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About Alan

The editor is a former systems manager for a large California-based HMO, and a former senior systems manager for Northrop, Hughes-Raytheon, Computer Sciences Corporation, Perot Systems and other such organizations. One position was managing the financial and payroll systems for a large hospital chain. And somewhere in there was a two-year stint in Canada running the systems shop at a General Motors locomotive factory - in London, Ontario. That explains Canadian matters scattered through these pages. Otherwise, think large-scale HR, payroll, financial and manufacturing systems. A résumé is available if you wish. The editor has a graduate degree in Eighteenth-Century British Literature from Duke University where he was a National Woodrow Wilson Fellow, and taught English and music in upstate New York in the seventies, and then in the early eighties moved to California and left teaching. The editor currently resides in Hollywood California, a block north of the Sunset Strip.
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One Response to In the Middle of It

  1. Rick says:

    Idea for a bumper sticker:

    “If Mary Todd Lincoln had only been packing heat, Abe Lincoln would be alive today!”

    (The truth is, of course, if John Wilkes Booth had been prevented from getting his hands on a gun, Lincoln would probably not have died that day.)

    The problem I see with the arguments put forth against laws banning semiautomatic assault rifles — that these laws would have made no difference in all these massacres like Sandy Hook — is that, if they’re correct, then we have no alternative but to ban guns altogether. In other words, if going after the small stuff won’t solve the problem, you might as well go big.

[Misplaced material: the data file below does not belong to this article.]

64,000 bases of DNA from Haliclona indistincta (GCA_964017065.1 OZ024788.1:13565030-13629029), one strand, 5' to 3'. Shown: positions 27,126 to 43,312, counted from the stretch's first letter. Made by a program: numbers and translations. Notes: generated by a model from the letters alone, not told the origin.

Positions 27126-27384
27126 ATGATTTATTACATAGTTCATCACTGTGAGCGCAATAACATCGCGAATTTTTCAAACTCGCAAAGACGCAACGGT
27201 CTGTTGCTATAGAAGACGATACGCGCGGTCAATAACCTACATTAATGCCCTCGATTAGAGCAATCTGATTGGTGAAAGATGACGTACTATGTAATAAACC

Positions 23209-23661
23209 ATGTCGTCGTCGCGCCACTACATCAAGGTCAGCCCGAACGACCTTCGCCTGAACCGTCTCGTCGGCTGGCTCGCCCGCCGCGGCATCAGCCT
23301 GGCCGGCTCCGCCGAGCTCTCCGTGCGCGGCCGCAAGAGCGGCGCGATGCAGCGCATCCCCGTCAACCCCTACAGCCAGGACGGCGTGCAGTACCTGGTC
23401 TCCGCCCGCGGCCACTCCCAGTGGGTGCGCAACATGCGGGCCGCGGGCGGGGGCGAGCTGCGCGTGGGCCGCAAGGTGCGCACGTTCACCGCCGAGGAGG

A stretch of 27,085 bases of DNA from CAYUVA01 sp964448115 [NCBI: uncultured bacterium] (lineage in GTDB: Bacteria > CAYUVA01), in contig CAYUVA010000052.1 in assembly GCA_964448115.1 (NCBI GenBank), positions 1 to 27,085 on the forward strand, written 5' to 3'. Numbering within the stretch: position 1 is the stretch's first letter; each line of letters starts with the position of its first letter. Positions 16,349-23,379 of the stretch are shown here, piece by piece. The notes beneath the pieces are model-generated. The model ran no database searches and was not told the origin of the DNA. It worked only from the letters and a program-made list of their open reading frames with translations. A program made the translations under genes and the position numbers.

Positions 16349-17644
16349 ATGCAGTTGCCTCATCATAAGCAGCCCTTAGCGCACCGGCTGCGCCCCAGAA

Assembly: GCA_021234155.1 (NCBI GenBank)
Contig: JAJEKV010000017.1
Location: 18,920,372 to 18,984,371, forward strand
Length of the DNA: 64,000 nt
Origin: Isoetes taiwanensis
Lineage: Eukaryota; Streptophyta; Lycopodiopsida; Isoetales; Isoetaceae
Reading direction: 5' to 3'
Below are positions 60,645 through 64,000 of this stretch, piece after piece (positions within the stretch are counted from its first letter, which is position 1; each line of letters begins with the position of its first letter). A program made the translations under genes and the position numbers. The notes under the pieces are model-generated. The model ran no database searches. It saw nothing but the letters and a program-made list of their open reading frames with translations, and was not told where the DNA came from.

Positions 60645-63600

And this assumes — correctly, I’d argue — that we must, one way or another, solve the problem of way too many law-abiding citizens in this country being killed by guns. After all, if we continue to allow people to own guns, we’re trading off the lives of thousands of innocents every year merely to allow hobbyists to shoot deer and paper targets.

    The same goes for the Second Amendment: I do not believe the Supreme Court’s interpretation — that it defends an individual right to own guns, rather than a nation’s right to be protected from those who would do it harm — is correct. But if it is, than we have no alternative but to repeal the amendment, since in truth, there is no good reason for individuals to own guns in this day and age, while there are many compelling reasons that they not be allowed to.

    When you think about it, the pro-regulation crowd is really not asking much: just regulate the most ridiculous weapons and ammo, the stuff no legitimate gun hobbyist should really care about. And yet, the pushback on these minor — maybe even to the point of being pointless — measures is incredible.

    And the fact is, if these people are so unwilling to compromise on these benign regulations, maybe America should just say, okay, that’s it! Enough is enough. Let’s just go ahead and ban all guns.

    The NRA crowd thinks reasonable regulation is a “slippery slope”? It’s not. It’s a cliff. If they keep pushing back on the tiny stuff, they may eventually just find themselves losing everything.

    And it’s a shame that we have to keep reassuring gun owners that “Nobody’s going to come take away your guns”, because in fact, someday, if we decide once and for all to become a sane nation, like so many other nations on the planet, we may have to do just that. And when we do, we will have given all these slightly-unbalanced posturing loud-mouthed minuteman-wannabes the opportunity to say, “See? We told you so!”

    And yes, I do know the chances of this ever happening soon are the same as everybody in America being given a pony. But in fact, over time, the country actually does improve itself, if only bit by bit — an example being desegregation, which sixty years ago, most Americans thought was never going to happen in their lifetimes.

    Rick